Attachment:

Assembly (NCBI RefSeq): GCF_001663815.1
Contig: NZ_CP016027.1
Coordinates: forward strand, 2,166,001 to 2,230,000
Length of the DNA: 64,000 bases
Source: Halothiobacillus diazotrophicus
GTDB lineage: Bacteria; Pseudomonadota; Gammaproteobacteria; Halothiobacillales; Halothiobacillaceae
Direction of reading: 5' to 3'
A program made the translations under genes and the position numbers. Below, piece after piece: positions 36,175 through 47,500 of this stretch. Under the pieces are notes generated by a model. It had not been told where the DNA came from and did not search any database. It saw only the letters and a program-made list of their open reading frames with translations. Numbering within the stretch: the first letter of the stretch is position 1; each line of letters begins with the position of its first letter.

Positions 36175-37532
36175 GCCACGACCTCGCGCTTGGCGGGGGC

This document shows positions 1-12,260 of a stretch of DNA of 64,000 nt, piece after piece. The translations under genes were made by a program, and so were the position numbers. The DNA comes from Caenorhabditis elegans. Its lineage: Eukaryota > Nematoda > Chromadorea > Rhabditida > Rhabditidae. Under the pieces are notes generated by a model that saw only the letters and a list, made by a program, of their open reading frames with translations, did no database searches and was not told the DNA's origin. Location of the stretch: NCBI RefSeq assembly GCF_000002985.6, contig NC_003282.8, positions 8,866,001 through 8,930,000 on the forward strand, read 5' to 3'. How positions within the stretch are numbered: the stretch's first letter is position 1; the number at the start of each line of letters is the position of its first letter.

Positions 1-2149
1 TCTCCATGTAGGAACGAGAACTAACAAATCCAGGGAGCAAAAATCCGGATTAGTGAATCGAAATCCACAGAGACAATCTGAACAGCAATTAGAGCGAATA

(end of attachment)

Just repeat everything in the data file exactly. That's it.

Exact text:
Assembly (NCBI RefSeq): GCF_001663815.1
Contig: NZ_CP016027.1
Coordinates: forward strand, 2,166,001 to 2,230,000
Length of the DNA: 64,000 bases
Source: Halothiobacillus diazotrophicus
GTDB lineage: Bacteria; Pseudomonadota; Gammaproteobacteria; Halothiobacillales; Halothiobacillaceae
Direction of reading: 5' to 3'
A program made the translations under genes and the position numbers. Below, piece after piece: positions 36,175 through 47,500 of this stretch. Under the pieces are notes generated by a model. It had not been told where the DNA came from and did not search any database. It saw only the letters and a program-made list of their open reading frames with translations. Numbering within the stretch: the first letter of the stretch is position 1; each line of letters begins with the position of its first letter.

Positions 36175-37532
36175 GCCACGACCTCGCGCTTGGCGGGGGC

This document shows positions 1-12,260 of a stretch of DNA of 64,000 nt, piece after piece. The translations under genes were made by a program, and so were the position numbers. The DNA comes from Caenorhabditis elegans. Its lineage: Eukaryota > Nematoda > Chromadorea > Rhabditida > Rhabditidae. Under the pieces are notes generated by a model that saw only the letters and a list, made by a program, of their open reading frames with translations, did no database searches and was not told the DNA's origin. Location of the stretch: NCBI RefSeq assembly GCF_000002985.6, contig NC_003282.8, positions 8,866,001 through 8,930,000 on the forward strand, read 5' to 3'. How positions within the stretch are numbered: the stretch's first letter is position 1; the number at the start of each line of letters is the position of its first letter.

Positions 1-2149
1 TCTCCATGTAGGAACGAGAACTAACAAATCCAGGGAGCAAAAATCCGGATTAGTGAATCGAAATCCACAGAGACAATCTGAACAGCAATTAGAGCGAATA